My late friend Fidel Gomez, Jr. and I disagreed on Liev Schreiber. He always thought he was wooden, while I thought he could, on occasion, be good. In The Omen, it is clearly in the former. This is probably the worst performance of Schreiber's career. Schreiber had the exact same expression throughout the entire film. I do not think that in the history of cinema, we have had someone not change his expression once on camera as Liev Schreiber did (or did not) in The Omen. The closest he came was when he learned that his newborn was dead. However, that small moment was not good.

Julia Stiles also seemed detached from things. It was only at her end that Stiles shows any emotion, and to be fair, it was good. However, that came too late to save her performance. I think, however, that the screenplay failed to give her much to do. Farrow's casting was stunt casting. Who better than Rosemary as the literal nanny from Hell? She was acceptable, though not great. She was better than Postlethwaite or Thewlis. The former was too serious to almost bored as the renegade priest fighting to save the world from the Antichrist. The latter tried too hard to be a casual observer.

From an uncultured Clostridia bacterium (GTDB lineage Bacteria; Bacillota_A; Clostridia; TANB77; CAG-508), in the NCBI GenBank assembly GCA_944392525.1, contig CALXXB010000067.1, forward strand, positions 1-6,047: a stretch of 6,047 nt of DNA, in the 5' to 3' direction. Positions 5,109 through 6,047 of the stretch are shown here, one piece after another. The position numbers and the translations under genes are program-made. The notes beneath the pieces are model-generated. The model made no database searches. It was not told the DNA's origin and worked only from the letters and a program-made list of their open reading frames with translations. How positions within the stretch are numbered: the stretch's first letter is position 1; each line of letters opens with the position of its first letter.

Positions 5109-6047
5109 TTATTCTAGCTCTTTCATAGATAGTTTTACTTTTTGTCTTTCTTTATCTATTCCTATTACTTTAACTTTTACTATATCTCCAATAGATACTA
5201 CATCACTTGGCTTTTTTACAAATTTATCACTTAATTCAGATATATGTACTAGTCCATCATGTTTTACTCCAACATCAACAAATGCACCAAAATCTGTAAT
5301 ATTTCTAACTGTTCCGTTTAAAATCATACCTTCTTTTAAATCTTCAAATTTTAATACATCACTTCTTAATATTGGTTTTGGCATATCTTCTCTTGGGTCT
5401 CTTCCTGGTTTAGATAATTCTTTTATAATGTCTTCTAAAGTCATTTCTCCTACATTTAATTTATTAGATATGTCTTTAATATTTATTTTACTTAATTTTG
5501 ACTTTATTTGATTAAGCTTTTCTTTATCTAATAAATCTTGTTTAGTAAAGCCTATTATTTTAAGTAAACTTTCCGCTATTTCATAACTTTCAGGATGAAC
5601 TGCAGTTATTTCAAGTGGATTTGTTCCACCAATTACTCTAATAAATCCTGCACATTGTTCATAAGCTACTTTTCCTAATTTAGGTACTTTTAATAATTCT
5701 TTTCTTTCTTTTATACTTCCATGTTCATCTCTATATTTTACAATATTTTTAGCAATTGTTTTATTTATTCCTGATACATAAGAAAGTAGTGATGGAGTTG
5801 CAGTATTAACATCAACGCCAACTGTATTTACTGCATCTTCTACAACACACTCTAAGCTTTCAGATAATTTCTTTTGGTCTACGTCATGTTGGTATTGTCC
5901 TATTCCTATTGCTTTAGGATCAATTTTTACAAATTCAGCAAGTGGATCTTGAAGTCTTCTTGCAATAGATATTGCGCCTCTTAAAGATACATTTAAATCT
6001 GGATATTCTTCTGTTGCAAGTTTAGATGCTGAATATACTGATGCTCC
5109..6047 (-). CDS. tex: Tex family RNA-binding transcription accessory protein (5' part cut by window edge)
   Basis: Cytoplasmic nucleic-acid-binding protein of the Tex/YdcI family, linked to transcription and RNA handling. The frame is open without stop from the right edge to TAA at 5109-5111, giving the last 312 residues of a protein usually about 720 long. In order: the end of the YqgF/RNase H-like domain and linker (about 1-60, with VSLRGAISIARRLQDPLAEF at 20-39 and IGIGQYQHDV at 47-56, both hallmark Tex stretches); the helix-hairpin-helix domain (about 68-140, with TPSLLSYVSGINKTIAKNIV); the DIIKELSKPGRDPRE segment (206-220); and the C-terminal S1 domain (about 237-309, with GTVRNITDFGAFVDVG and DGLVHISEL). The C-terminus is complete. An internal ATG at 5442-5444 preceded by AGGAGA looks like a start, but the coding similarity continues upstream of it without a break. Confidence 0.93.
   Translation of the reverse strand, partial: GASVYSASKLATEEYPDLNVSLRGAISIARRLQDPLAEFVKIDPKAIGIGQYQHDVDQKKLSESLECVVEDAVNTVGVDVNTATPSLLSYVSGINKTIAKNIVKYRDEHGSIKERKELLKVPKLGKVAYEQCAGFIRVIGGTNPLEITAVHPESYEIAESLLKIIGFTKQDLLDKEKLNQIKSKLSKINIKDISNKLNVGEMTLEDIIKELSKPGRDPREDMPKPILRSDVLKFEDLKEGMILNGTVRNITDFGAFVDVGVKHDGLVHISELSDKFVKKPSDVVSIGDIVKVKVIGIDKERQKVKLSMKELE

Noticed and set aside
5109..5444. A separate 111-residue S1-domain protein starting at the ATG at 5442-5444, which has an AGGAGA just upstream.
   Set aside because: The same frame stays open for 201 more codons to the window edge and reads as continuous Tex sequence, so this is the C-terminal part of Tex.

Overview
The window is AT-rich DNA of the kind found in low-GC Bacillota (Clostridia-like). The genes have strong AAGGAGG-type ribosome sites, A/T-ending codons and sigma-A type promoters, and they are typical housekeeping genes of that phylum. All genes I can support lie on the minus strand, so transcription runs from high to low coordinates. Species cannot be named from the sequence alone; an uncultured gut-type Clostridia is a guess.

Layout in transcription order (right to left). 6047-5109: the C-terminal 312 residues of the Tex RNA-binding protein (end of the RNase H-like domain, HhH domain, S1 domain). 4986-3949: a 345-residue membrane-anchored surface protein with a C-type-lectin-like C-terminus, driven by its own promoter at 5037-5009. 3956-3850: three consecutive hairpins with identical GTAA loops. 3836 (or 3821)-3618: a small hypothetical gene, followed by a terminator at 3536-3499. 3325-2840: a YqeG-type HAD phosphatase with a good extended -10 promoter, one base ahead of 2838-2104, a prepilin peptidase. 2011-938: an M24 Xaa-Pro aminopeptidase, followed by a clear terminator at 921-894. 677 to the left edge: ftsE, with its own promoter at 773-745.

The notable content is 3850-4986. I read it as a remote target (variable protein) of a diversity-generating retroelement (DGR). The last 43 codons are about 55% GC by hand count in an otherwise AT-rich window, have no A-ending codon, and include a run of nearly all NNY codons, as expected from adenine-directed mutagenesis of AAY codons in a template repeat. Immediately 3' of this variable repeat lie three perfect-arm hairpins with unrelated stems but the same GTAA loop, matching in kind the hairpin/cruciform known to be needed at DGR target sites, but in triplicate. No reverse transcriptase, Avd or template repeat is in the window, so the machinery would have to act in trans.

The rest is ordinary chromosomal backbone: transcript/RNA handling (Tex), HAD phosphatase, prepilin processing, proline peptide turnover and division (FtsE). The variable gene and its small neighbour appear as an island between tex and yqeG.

The Omen also had moments of unintended hilarity. When Robert learns of Katherine's death, why they opted to have thunderstorms rolling in the background does not make things more serious. It makes them sillier. Same for when Katherine plunges three floors thanks to Damien. If that fall didn't kill her, why would a Satanic nanny? 

The film also suffers from a rushed to chaotic ending, with the editing going pretty much bonkers in a failed effort at tension. 

The Omen was cashing in on two elements: the date of 6/6/06 and the reputation of the original. If the original did not exist, The Omen would have been dismissed as so much schlock. As the original does exist, The Omen is just dull. 


Next Omen Film: The First Omen

No comments:

Post a Comment

Views are always welcome, but I would ask that no vulgarity be used. Any posts that contain foul language or are bigoted in any way will not be posted.
Thank you.